The US Should Stop Sending Surveillance Aircraft to China’s Doorstep
Image Credit: U.S. Navy Photo/Released

The US Should Stop Sending Surveillance Aircraft to China’s Doorstep

 
 

The recent quarrel between China and the U.S. over the narrowly avoided midair incident between a U.S. spy plane and a Chinese fighter jet has again put China-U.S. relations under pressure. Most commentaries focus on the seeming danger of the Chinese fighter jet intercepting the U.S. spy plane. While it is correct to emphasize the potential danger of a possible collision between the two aircraft, we should not neglect the root cause of this near collision. The question of whether the Chinese fighter jet was dangerously close to the U.S. spy plane is a minor one. Rather, the key questions are: why was the U.S. spy plane near China’s Hainan island in the first place? What were the intentions of the U.S. spy plane? Was it there for peaceful purposes? Does freedom of navigation mean that you can harm other’s national security? Many scholars and pundits have offered three possible justifications for U.S. activities near Hainan, but a closer analysis reveals that none of them is a reasonable defense of U.S. actions.

The first justification many U.S. officials and scholars offer is that spying on China in international space does not violate international law. From a very strict legal point of view, spying activities might not violate international law since international law currently does not explicitly prohibit them (here and here). Still, this does not mean that it is ok to engage in such practices. The ultimate criterion should be whether such spying activities hurt or damage other countries’ national sovereignty or security. If yes, then such activities should be prohibited by international law and states should refrain from engaging in such activities in order to respect other countries.

The second often-mentioned justification is that the U.S. spy plane was simply exercising the freedom of navigation. This is misleading. According to the law of the sea, “freedom of over-flight” and “freedom of navigation” must be limited to peaceful purposes, as one legal study shows. Article 58 of UNCLOS states: “In exercising their rights and performing their duties under this Convention in the exclusive economic zone, States shall have due regard to the rights and duties of the coastal State and shall comply with the laws and regulations adopted by the coastal State in accordance with the provisions of this Convention and other rules of international law in so far as they are not incompatible with this Part.” Article 87 also states: “These freedoms [over-flight and navigation] shall be exercised by all States with due regard for the interests of other States in their exercise of the freedom of the high seas, and also with due regard for the rights under this Convention with respect to activities in the Area.”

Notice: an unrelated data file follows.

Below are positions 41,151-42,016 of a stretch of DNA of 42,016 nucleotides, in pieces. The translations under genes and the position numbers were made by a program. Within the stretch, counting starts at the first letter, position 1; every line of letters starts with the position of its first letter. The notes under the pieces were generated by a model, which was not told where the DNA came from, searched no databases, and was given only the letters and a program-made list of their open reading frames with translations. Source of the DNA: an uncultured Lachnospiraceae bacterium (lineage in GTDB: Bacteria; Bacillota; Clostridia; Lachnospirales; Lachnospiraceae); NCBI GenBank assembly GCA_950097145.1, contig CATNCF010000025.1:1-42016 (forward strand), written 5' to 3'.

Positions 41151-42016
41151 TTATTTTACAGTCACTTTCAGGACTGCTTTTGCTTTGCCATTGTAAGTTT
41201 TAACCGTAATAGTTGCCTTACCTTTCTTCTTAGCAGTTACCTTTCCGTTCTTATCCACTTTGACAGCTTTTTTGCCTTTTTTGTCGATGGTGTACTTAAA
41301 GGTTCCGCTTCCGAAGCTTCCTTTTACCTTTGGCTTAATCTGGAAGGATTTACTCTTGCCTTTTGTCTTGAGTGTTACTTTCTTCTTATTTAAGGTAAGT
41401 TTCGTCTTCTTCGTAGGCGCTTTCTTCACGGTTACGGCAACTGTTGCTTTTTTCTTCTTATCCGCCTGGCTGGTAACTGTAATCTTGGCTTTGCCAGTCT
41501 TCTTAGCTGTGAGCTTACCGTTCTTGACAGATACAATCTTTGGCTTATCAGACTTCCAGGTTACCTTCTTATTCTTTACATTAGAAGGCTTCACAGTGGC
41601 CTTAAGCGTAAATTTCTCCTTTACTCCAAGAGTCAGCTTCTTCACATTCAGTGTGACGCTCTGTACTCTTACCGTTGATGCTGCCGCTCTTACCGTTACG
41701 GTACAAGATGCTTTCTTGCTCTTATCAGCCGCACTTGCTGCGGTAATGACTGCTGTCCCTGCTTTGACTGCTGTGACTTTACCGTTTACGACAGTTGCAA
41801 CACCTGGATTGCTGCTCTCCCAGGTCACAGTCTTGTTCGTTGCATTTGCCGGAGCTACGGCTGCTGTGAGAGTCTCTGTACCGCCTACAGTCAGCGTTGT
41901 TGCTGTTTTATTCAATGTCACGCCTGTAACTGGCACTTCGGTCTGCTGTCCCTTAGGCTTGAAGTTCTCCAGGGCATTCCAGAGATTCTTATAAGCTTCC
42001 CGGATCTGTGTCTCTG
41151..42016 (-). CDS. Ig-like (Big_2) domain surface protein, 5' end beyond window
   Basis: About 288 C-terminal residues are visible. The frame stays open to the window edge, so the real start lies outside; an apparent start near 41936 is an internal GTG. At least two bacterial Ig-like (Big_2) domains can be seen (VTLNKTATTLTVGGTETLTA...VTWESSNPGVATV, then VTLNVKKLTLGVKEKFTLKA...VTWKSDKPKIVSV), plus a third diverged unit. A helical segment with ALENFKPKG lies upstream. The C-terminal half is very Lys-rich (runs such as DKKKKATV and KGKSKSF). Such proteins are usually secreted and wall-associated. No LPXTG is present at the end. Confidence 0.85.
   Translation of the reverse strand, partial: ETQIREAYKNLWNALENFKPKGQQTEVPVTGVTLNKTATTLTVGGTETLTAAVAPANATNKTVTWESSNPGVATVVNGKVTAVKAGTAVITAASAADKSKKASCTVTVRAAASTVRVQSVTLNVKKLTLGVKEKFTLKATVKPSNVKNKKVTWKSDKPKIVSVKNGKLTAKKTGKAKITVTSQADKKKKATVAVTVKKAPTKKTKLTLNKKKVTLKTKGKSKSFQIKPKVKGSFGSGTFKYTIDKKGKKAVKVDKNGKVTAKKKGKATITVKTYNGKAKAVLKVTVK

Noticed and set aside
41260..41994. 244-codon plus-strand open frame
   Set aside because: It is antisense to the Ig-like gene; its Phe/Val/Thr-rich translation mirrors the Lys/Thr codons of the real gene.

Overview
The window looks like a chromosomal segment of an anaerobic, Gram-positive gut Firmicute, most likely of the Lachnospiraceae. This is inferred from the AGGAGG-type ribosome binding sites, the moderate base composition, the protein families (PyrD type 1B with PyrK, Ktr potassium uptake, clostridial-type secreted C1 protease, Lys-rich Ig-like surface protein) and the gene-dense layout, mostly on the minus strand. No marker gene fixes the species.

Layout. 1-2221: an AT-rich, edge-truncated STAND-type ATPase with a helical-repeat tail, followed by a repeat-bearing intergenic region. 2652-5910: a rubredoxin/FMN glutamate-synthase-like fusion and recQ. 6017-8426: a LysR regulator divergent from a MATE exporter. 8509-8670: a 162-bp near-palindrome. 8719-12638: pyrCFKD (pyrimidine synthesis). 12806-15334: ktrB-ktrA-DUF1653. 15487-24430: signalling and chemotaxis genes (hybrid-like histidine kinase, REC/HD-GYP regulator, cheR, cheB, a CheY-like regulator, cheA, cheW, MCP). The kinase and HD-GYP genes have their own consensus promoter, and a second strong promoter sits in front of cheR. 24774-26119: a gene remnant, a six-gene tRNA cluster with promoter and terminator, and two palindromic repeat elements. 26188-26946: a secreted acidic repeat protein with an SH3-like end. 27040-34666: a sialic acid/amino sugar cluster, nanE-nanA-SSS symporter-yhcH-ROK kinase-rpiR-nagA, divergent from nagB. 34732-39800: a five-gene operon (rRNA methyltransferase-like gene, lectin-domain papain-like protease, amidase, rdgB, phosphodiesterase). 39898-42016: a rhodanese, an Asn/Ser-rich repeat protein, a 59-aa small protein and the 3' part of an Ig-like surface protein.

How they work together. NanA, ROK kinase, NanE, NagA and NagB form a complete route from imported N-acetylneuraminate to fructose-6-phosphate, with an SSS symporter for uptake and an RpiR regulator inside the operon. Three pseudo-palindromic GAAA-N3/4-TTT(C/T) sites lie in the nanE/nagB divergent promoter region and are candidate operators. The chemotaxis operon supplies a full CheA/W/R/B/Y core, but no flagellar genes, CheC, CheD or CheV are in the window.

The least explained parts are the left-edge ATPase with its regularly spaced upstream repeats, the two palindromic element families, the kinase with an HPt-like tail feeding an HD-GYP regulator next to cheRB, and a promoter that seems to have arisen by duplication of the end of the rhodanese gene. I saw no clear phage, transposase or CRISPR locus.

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Thus, the key issue is: are the U.S. spying activities for peaceful purposes? According to one study, the main purpose of the U.S. activities near Hainan is to spy on China’s strategic submarine force, which is of vital security interest for China. Furthermore, a number of states support China’s position that military activities within one’s exclusive economic zone (EEZ) threaten its national security.

A related, third argument put forward by some U.S. officials is that China is welcome to spy on the U.S. as well. This argument, on the surface, seems fair and transparent. But given the military technology gap between China and the U.S., this is like a big guy with an AK-47 telling a little guy armed with only stones and sticks, “You are welcome to attack me as well.” Thus, this argument is disingenuous at best.

In the end, the real intention of U.S. activities near Hainan is to spy on China’s strategic submarine force, thus posing a threat to China’s national security. The U.S. can continue to deny the threat it is posing to China, but it cannot deny the damage it has done to China-U.S. relations, particularly military-to-military relations. In this case, China had the right to intercept the U.S. spy plane, even aggressively, because from the Chinese perspective it was perhaps the only way to deter U.S. spying activities near Hainan.

What is going to happen remains to be seen. Both countries need to find a way to cool down the situation to avoid another incident like the EP-3 incident in 2001. A possible consequence is that China now will seriously consider setting up an air defense identification zone in the South China Sea.

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